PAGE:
Premature optimization isn't the root of all evil

  Thursday, April 7, 2016 » programming

Ask a question regarding the performance characteristic of some piece of code on the Internet and you’ll end up reading an answer along the lines of “premature optimization is the root of all evil”.

I’m starting to get sick of reading those answers. Optimizations aren’t evil.

What is wrong with optimizations?

I think there are different reasons why people advice against doing performance optimizations.

1) They don’t believe that (micro-)optimizations make much of a difference.

They’re wrong. Just read this entry out of the SQLite change-log:

Miscellaneous micro-optimizations result in 22.3% more work for the same
number of CPU cycles relative to the previous release. SQLite now runs
twice as fast as version 3.8.0 and three times as fast as version 3.3.9.

Once you start looking, you start reading a lot of similar stories.

Because of the same reason people often advice to not worry about performance until profiling has revealed that a piece of code is a bottle neck.

This sounds reasonable. Profiling is great to identify hot spots. But what do you do once the hot spots are eliminated and you still haven’t met the performance requirement?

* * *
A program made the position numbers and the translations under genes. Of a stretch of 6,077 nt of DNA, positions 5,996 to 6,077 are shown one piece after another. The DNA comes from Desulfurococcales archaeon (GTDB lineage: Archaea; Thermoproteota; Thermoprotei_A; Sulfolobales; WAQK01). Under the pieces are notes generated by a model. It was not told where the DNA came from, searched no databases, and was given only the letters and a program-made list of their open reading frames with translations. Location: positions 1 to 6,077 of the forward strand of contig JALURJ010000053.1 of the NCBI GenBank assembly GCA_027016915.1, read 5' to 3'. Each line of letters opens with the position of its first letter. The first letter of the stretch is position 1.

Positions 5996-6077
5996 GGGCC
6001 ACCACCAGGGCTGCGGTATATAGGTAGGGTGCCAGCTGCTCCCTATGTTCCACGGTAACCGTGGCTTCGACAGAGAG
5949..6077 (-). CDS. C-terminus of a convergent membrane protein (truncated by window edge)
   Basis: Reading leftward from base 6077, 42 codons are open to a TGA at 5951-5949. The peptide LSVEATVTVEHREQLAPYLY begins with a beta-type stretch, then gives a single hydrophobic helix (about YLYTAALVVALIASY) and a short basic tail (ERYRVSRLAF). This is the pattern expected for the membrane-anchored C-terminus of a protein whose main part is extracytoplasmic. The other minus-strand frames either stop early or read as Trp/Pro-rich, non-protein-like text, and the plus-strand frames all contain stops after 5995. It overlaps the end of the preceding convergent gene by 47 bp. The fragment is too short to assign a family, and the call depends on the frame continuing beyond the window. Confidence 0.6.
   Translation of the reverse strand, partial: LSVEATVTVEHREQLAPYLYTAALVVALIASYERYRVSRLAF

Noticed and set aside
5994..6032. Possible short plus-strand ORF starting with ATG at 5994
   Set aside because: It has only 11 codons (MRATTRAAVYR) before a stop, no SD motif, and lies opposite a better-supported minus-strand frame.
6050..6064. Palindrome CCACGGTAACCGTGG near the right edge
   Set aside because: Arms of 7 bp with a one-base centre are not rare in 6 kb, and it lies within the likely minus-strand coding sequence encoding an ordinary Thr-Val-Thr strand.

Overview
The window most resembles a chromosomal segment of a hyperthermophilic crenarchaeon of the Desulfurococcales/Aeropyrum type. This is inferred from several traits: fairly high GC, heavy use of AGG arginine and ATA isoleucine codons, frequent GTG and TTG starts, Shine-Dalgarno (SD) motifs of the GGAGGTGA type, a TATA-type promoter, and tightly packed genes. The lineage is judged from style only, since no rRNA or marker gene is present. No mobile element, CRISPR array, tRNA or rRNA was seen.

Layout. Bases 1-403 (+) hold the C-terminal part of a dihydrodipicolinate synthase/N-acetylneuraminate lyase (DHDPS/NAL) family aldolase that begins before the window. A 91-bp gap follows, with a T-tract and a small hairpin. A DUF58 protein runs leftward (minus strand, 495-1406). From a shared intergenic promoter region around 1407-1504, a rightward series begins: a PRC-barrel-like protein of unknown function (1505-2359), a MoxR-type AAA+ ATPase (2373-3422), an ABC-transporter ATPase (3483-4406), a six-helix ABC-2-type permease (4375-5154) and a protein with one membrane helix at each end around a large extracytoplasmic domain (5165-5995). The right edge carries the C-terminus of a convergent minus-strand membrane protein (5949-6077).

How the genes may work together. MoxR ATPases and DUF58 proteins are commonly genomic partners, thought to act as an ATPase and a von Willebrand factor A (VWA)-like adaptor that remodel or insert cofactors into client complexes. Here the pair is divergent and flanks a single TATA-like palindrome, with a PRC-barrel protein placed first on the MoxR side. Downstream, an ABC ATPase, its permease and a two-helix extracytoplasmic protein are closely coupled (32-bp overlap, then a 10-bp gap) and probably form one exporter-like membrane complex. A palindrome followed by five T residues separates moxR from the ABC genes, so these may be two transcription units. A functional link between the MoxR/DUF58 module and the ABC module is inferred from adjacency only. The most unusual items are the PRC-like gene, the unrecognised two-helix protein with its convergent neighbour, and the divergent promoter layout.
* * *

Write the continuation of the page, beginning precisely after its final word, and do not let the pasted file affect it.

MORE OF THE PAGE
Death by a thousand paper cuts.

2) The time spent on the optimization is a waste because the application doesn’t have that kind of performance requirement.

To some degree this is a legit reason. Performance is a feature that (might) come at a price. Sometimes it is not worth paying that price. If I toy around with my home-automation solution I don’t care about performance. When I’m writing a database I certainly do.

But it is still a lousy reason to answer a question with “premature optimization is the root of all evil” because of three assumptions:

  1. The assumption that the application isn’t performance critical.
  2. The assumption that it is more effort to implement a better performing solution.
  3. The assumption that better performing code is more difficult to read.

The second and third assumptions aren’t always true. Often it is just about not using the wrong abstractions. It can take an initial learning effort, once learned using the superior variant becomes free.

Consider the following trivial example:

    String x = String.format("x:%s_foo", input);
    String x = "x:" + input + "_foo";

(This is Java code: The second variant is faster)


  • If you answer performance questions on Stackoverflow with “don’t worry about it”: Please stop. It doesn’t help the person who asked the question. If you insist, add it as disclaimer to an actual answer.

  • Writing efficient code doesn’t necessarily imply hard to read or high effort. It’s about learning what (unnecessary) work abstractions might do and then choosing the right ones.